The Killer (2023, dir. David Fincher) – BFI London Film Festival

by | Oct 8, 2023

Certificate: 15

Running Time: 118 mins

UK Distributor: Netflix

UK Release Date: 10 November 2023



Michael Fassbender, Charles Parnell, Kerry O’Malley, Sala Baker, Sophie Charlotte, Tilda Swinton, Arliss Howard, Emiliano Pernía, Gabriel Polanco


David Fincher (director), Andrew Kevin Walker (writer), Ceán Chaffin, William Doyle and Peter Mavromates (producers), Trent Reznor and Atticus Ross (composers), Erik Messerschmidt (cinematographer), Kirk Baxter (editor)


An assassin (Fassbender) goes on a rampage after a hit goes wrong…


Nobody but David Fincher could make a film like The Killer. It is cold, calculated, precise, and meticulously crafted up to the very last frame; which, in some ways, describes the filmmaker’s own recognisable style that has enchanted cinephiles for decades, from modern cult classics like Fight Club and Se7en (the writer of which, Andrew Kevin Walker, also provides the screenplay for this film), to more awards-friendly offerings like The Social Network and Mank.

However, The Killer might just be a bit too cold-blooded, even for Fincher, which turns an otherwise stylish and impressively made thriller into an empty rendition of a by-the-numbers hitman movie formula that feels like if Richard Linklater’s Hit Man – the far superior assassin-themed movie to play at this year’s BFI London Film Festival – took place in the same universe as No Country For Old Men.

The film, based on the graphic novel series of the same name, follows an unnamed assassin (Michael Fassbender) who we meet as he’s biding his time before his latest kill in Paris. Constant narration from him – which dominates much of the movie, to where the character has more narration than he does actual dialogue – details his detached, sociopathic approach to his deadly craft, which he enacts with sharp precision every time, except in this case where he ends up botching the assassination and is forced to flee the scene. Returning home to his place in the Dominican Republic, he finds the place ransacked and his girlfriend Magdala (Sophie Charlotte) all roughed up, prompting the killer to use his various passports and identifying documents to travel around the world and find, and of course kill, those responsible for the attack.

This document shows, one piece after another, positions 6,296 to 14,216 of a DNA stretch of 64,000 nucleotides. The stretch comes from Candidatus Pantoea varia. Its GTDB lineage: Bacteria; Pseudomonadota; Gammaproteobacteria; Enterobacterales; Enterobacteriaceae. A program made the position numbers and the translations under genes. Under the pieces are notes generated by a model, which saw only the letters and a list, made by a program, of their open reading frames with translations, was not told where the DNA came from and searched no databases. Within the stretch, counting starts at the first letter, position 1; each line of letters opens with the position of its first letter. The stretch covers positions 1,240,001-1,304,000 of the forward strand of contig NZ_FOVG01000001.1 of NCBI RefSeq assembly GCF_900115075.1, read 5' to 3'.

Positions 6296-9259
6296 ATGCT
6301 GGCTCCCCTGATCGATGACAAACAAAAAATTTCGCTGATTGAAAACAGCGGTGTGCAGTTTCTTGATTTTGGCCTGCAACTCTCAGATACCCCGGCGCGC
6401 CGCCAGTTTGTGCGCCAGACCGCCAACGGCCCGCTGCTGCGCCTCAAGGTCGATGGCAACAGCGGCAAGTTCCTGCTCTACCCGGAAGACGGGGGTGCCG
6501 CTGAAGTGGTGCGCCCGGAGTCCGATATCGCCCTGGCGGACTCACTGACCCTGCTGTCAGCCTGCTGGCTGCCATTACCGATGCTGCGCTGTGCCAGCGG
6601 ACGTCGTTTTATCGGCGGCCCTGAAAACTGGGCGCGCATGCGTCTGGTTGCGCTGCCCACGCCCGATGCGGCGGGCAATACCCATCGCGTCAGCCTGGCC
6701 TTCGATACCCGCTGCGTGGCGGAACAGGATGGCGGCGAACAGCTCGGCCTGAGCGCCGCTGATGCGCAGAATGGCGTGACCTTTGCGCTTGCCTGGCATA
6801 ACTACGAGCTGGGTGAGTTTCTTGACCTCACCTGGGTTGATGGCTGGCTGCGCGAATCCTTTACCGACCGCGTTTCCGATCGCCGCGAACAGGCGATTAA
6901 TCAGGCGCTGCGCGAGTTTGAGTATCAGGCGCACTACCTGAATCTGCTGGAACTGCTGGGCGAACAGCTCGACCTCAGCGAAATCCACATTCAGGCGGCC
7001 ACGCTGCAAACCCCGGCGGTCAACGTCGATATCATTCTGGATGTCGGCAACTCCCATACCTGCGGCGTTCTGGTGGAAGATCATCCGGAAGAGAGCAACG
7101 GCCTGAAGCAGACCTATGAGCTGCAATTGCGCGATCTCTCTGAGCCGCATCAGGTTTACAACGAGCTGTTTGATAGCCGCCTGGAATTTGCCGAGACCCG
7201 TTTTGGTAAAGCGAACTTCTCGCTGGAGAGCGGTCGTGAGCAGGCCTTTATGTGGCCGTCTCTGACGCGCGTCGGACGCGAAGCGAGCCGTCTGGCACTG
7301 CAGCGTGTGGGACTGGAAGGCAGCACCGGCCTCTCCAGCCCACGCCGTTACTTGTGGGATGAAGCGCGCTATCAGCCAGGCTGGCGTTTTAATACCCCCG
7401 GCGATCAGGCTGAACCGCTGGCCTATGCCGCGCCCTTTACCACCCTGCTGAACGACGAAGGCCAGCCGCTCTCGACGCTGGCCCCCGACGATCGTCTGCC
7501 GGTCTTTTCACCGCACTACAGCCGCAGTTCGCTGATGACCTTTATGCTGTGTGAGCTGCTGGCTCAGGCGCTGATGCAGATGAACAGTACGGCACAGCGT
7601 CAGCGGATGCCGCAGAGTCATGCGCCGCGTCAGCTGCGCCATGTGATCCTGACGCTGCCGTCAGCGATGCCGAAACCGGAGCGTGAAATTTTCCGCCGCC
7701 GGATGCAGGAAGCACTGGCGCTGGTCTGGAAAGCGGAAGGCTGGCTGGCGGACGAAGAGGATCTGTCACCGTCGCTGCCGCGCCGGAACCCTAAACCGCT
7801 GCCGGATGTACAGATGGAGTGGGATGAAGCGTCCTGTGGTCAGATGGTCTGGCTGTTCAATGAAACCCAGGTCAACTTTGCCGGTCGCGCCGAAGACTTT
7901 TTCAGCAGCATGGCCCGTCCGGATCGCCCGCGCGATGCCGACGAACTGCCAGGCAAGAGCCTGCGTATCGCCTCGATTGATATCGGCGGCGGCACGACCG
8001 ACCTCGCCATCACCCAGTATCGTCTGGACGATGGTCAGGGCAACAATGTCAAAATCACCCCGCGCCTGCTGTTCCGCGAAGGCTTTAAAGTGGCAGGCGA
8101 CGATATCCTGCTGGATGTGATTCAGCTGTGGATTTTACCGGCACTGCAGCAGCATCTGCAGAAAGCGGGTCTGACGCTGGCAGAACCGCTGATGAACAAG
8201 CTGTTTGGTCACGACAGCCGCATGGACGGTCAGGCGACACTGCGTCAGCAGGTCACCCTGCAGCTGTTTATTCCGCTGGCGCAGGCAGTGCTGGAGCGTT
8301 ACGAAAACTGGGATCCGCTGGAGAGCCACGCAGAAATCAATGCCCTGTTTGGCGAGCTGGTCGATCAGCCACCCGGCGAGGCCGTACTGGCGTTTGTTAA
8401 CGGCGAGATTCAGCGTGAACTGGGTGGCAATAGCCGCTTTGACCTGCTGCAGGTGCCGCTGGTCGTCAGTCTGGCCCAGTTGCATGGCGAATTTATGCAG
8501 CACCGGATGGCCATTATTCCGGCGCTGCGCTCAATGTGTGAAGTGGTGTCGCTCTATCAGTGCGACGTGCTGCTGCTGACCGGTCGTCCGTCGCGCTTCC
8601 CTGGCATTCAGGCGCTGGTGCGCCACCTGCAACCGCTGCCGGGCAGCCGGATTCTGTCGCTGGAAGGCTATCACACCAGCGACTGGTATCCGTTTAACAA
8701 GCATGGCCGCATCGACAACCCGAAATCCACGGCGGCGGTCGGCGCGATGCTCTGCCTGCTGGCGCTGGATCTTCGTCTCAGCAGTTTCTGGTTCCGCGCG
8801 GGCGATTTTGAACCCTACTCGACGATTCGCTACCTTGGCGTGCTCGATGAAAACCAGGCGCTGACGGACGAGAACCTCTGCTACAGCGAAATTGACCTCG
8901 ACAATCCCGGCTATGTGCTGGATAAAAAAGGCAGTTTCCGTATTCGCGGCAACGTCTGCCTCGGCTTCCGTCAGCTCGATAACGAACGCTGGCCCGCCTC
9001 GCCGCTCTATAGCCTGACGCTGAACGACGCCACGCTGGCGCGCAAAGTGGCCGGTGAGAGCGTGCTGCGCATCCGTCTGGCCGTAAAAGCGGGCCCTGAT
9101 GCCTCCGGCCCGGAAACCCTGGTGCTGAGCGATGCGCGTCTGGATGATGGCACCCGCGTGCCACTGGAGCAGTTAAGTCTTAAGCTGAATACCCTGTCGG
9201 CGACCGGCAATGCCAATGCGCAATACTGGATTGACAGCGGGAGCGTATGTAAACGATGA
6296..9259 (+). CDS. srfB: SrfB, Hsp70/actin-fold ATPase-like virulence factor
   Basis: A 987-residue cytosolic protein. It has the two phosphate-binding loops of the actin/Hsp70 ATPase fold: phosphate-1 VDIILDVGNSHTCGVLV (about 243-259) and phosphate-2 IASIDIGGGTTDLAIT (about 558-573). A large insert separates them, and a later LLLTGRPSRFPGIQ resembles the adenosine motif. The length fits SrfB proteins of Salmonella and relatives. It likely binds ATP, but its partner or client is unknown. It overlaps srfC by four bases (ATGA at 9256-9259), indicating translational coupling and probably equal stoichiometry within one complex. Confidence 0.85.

Walker’s script, split into five chapters, adopts an incredibly, almost deceptively simple template that can often be found in most assassination movies, which often goes as such: hit-man is hired to do a job, screws up said job, and goes on the run to hunt down the people who set him up. The Killer fits all too well into that template, but looking for any further depth to the story, its characters, and especially its emotional centre, is very much a fool’s errand. The plot is very straightforward, with no major surprises to speak of, or any last-minute villains that turn out to have a more sinister plan at play; it really is just one of those films where the main character sets out to achieve something and then does it, with very few real threats to his skills or ultimate well-being.

Not only does that remove a sense of tension because there hardly ever seems to be a situation where this guy doesn’t have the upper hand, but because the central character himself is never written to be particularly interesting, with Fassbender’s steely gaze and incessant sardonic narration doing all the heavy lifting, it’s hard to really care about him because we know next to nothing about him, including his relationship with the woman he spends most of the movie avenging.

The only reason that The Killer isn’t a completely dull experience is because, as often tends to be with a David Fincher film, it is exceptionally well-made. Fincher’s moody yet energetic style is all over this film, with Erik Messerschmidt’s steady digital cinematography complimenting Kirk Baxter’s punchy editing as it all ties into the director’s harsh and often brutal vision.

This is incorporated into quiet scenes where Fassbender’s protagonist is silently observing his vantage point from the abandoned Paris office during the first chapter, with The Smiths constantly blaring through his earphones and on the soundtrack (which, in an effective bit of sound editing, it cuts to and from as we venture in and out of his mind), as well as a later, much rougher fight sequence that takes place in a dark room where you can still mercifully make out everything that is happening. Fincher constantly finds way to make his style present, and more often than not it makes the film feel a lot deeper and intriguing than it conceptually is.

Ultimately, though, the feeling you’re left with here is one of coldness, as you feel nothing for this main character who murders just about anyone in cold blood, while you are also not hugely interested in the story that turns out to have little depth to speak of. Its heavily cynical sense of humour is undermined by a constantly gloomy tone that only occasionally livens up (Tilda Swinton appears at one point, and brings with her a rather funny joke involving a bear), which even for someone like Fincher who has made numerous downbeat movies throughout his career feels like something of an overload.

It’s not top-tier Fincher by any means, which may make it a slight disappointment for fans of the filmmaker, but if there’s anyone who still deserves some respect for making a film so impressively cold-blooded while also being hugely stylish at the same time, it’s him.


The Killer is a middling assassin thriller from director David Fincher, whose cold and calculated filmmaking matches nicely with the script by Se7en writer Andrew Kevin Walker, but unfortunately said script lacks the substance required to fully support this style, rendering it largely detached and narratively unengaging.

Three out of five stars

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